I probably won’t know for 10 years – if I’ve made any difference at all.
The hardest part about my job is probably the lack of funds to do the job and then the lack of getting paid to do the job, if I’m completely honest. My job is not rewarding in the way that people who don’t work with kids think it is. They think the kids are so cute and cuddly and the parents appreciate you and the kids tell you every day how much you’ve changed their lives.
I probably won’t know for 10 years – if I’ve made any difference at all. I just hope that I have.
So one of the big sacrifices I have is that my husband who is a lawyer, who works 70, 80 hours – he gets paid to work those 70 or 80 hours. And even if someone is rude to him at work, he’ll say, “That’s why I get paid the big bucks. I get the gratification of making good money.”
Whereas if someone is rude to me at work, I can’t exactly go look at my bank account and I can’t say, oh, I can go on a vacation and forget about this.
My husband and I have not gone on a vacation in 3 years. Not that anyone is owed a vacation but we haven’t. We don’t do a lot of the extra fun things that his other lawyer friends do because I don’t have any income.
And yes, I get the joy of helping, but sometimes it doesn’t pay for dinners out or going to the orchestra, etcetera.
So a reward looks like a kid coming to Teen UpRise every Monday and Wednesday and not hanging out on the street corners with their friends.
A reward looks like a kid moving from a D to a B in a subject.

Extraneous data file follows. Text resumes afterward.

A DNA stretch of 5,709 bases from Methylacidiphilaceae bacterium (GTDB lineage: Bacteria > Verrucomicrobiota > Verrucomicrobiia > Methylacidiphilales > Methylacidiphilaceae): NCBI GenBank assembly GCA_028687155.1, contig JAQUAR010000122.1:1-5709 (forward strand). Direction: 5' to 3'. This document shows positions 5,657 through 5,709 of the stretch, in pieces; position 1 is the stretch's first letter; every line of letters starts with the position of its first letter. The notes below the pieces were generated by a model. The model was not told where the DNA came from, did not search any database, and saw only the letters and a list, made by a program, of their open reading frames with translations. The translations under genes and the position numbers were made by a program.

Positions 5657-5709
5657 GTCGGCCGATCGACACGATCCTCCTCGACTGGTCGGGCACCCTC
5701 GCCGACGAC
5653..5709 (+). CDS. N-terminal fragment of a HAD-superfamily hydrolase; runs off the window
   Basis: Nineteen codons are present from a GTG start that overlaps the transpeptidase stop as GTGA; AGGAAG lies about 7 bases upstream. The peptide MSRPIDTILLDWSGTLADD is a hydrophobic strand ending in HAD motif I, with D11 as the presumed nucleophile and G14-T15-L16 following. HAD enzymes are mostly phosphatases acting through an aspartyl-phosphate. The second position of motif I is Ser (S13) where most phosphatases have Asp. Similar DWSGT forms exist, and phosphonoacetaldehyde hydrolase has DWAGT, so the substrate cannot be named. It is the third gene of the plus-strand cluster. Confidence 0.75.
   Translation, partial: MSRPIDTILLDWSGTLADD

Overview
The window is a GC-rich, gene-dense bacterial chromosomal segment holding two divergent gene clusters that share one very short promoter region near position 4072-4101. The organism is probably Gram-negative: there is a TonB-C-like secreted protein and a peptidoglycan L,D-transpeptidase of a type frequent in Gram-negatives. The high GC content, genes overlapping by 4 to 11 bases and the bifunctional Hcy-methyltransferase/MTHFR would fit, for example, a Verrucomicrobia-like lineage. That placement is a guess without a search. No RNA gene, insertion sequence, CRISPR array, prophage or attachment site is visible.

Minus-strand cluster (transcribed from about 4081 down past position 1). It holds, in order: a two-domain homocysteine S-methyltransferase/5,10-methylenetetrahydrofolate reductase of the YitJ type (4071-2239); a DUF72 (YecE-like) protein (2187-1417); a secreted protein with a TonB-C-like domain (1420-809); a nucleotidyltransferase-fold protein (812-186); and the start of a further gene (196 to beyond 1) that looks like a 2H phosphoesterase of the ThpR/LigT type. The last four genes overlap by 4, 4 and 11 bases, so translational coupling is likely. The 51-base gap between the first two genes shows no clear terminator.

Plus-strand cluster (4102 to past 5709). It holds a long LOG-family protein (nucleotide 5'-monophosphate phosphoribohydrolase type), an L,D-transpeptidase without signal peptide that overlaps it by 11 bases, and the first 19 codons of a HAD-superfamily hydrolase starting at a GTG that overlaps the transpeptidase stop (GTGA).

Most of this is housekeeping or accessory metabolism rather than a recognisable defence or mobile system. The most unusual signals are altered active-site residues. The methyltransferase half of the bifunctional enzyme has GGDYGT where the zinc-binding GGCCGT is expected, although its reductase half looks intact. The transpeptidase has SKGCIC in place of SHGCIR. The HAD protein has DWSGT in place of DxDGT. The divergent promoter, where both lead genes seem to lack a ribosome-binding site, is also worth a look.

A reward looks like a kid that I’ve known has smoked pot for years and is now part of Teen UpRise where they get drug tested regularly, and tests clean every week for 2 months. That’s a reward.
If I do nothing else in that particular situation I have helped to stop the cycle of drug abuse (and the idea that pot is a gateway drug is very true). So if I can stop a freshman from engaging in that kind of behavior at least for a little while, I’ve made a difference.
“The simplest way God shows up for me is that when I’m with the kids I’m 100 percent present pretty much like I am nowhere else. Even when I spend time with my husband, there’s still that track going on in my mind of all the things that I have to do. When I’m here with the kids it is for100 percent. I exist purely for this moment, purely to enjoy this moment, purely embrace where they are at. And it’s a huge, huge gift to me, as well as I think to them.
I think they can feel that I am not distracted by anything else. They are my sole focus.
Other ways are when a kid who used to wear all black and would say he would never go to church ever because God hates him tells a group of kids after he’s – he took that last cookie. And a kid says, “You’re going to hell; you’re going to that bad place.”
And he shouts back, “No, I’m not. Because even though I’m not so sure about him, Jesus actually likes me. And Amy told me (and this makes sense to me, says the kid) that when we die, if we are happy with our lives, and we want God to shine a light on our lives, we get to go to Heaven. And if we are ashamed of what we’ve done, that’s when you go to Hell.
Pretty cool for a sophomore? Not perfect but not bad.
8:00 a.m. Holy Eucharist
9:00 a.m. Holy Eucharist with music
10:00 a.m. Parish Forum & Kairos
10:15 a.m. worship.together
Holy Eucharist for families with young children
11:15 a.m. Choral Eucharist
Silent morning meditation is offered at 8:15 a.m. weekdays, in the Mary Chapel.
We would love to have you join us.
This Episcopal church is located in the heart of the historic neighborhood of Chestnut Hill, five blocks west of Germantown Avenue at the corner of St. Martin’s Lane and West Willow Grove Avenue.